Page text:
Moving away from the population centre of Java, Bali and Madura, we explore the folk music of Sumatra, the Riau Islands, and the Mentawi Islands in the northwest of the country. We start with the people living in the interior uplands of Sumatra, the Toba and the Minangkabau, the latter of which being the largest matrilineal society in the world. The Toba are famed for their intricate Gondang percussion music, whereas the Minangkabau have a form of chamber music that features one or two singers with a single instrument.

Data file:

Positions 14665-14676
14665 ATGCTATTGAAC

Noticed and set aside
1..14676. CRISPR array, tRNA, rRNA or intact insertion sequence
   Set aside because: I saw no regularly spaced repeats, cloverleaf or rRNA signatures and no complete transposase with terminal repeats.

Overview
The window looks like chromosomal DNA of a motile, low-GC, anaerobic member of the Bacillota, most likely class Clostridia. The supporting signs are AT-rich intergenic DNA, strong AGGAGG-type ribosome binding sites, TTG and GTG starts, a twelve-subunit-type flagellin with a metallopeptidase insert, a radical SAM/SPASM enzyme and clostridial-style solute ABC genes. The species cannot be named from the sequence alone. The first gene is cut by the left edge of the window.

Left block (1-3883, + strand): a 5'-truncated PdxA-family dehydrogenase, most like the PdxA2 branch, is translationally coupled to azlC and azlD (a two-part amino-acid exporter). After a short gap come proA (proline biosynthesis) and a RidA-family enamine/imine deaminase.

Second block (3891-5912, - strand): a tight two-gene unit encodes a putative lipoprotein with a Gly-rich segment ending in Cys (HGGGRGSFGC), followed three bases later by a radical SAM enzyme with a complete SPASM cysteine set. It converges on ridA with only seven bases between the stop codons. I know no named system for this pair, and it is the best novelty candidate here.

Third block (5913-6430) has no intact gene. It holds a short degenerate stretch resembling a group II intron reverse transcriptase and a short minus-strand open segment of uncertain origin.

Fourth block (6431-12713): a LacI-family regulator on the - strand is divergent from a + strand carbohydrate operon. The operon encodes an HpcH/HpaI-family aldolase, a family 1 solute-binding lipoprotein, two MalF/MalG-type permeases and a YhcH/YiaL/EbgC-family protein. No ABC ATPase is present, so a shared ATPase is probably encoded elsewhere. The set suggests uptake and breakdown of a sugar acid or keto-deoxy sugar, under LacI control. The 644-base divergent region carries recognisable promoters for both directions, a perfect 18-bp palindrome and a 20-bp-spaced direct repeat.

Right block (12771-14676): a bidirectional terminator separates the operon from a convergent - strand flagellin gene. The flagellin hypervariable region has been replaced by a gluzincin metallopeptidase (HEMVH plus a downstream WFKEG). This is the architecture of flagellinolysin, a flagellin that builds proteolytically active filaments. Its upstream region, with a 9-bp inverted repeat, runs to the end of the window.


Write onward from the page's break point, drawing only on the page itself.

Rembetika, Greek blues, have their roots in Greece's Ottoman legacy. Common instruments are the bouzouki, baglama, violin, and outi while the main themes of this underground music were unrequited love, drugs, alcohol, prison, and death. Rembetika evolved as a sort of undeground, outlaw music, played in tekhedes (taverns) in the port of Peiraius. The first half of this show was devoted to exploring the Ottoman roots of Rembetika, while the second half focused on Markos Vamvakaris ("the patriarch"), and his collaborators.